Court ditches $1.8B verdict against Abbott

The U.S. Court of Appeals in Washington, D.C., has decided that Abbott Laboratories doesn't have to pay $1.8 billion for violating a Johnson & Johnson patent when it developed its big-selling rheumatoid arthritis drug Humira.

It was a record-breaking patent-infringement judgment, awarded by a jury in a Marshall, Texas, court and widely seen as friendly to patent-infringement plaintiffs. That jury determined Abbott had followed J&J's patented antibody process to develop Humira. But as the Wall Street Journal reports, the appeals court disagreed, saying that the two companies had used different development strategies--and produced different antibodies as a result.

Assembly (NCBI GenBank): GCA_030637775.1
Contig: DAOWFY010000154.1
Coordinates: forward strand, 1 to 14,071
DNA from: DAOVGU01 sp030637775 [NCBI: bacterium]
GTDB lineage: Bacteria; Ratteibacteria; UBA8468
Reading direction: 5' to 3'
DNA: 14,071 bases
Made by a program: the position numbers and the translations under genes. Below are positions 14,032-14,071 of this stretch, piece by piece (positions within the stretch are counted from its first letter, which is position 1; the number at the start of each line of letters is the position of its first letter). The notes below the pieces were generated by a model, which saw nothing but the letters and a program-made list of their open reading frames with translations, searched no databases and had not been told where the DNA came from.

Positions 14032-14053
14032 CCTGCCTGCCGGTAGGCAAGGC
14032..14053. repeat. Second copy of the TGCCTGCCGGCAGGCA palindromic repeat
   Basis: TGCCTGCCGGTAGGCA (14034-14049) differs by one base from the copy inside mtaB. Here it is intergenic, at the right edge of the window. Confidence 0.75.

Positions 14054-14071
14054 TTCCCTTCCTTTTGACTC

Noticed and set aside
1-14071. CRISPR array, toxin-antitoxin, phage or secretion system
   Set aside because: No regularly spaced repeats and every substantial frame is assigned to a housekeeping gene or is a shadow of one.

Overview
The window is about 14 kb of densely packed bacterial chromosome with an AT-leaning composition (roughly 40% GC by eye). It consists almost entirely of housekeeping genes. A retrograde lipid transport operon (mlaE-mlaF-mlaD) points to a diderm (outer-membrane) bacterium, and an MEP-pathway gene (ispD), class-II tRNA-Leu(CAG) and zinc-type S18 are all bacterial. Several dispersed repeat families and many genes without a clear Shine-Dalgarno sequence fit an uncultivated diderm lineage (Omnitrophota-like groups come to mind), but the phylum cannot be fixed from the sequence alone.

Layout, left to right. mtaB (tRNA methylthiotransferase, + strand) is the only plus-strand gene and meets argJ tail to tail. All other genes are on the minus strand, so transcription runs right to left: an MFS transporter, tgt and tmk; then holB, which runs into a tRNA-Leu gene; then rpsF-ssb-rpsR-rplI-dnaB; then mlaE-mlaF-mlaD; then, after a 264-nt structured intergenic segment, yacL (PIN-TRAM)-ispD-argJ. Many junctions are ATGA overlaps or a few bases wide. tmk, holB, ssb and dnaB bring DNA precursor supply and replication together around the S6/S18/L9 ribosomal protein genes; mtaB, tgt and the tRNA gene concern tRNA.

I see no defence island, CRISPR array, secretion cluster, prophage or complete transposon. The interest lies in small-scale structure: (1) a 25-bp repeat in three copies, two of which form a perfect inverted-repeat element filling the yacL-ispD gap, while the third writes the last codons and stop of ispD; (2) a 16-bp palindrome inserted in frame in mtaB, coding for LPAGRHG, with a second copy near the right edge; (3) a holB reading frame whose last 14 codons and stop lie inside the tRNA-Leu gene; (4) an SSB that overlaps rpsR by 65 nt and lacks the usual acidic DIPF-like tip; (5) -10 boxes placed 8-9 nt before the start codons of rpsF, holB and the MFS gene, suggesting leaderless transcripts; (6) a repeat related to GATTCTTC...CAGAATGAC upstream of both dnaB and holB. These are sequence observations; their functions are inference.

What's more, the court ruled that J&J's patent claims were invalid, so they couldn't be infringed anyway. Abbott was "pleased" with the verdict, of course. A spokeswoman told Reuters, "The evidence clearly showed that Abbott was first to invent a fully human anti-TNF antibody, Humira."

Understandably, J&J wasn't happy. "We are disappointed by the decision," Rob Bazemore, president of the company's Centocor unit, said in a statement. "We are considering whether to ask for reconsideration by the panel or by the court of appeals as a whole."

- see the J&J statement
- get the WSJ story
- read the article from Reuters

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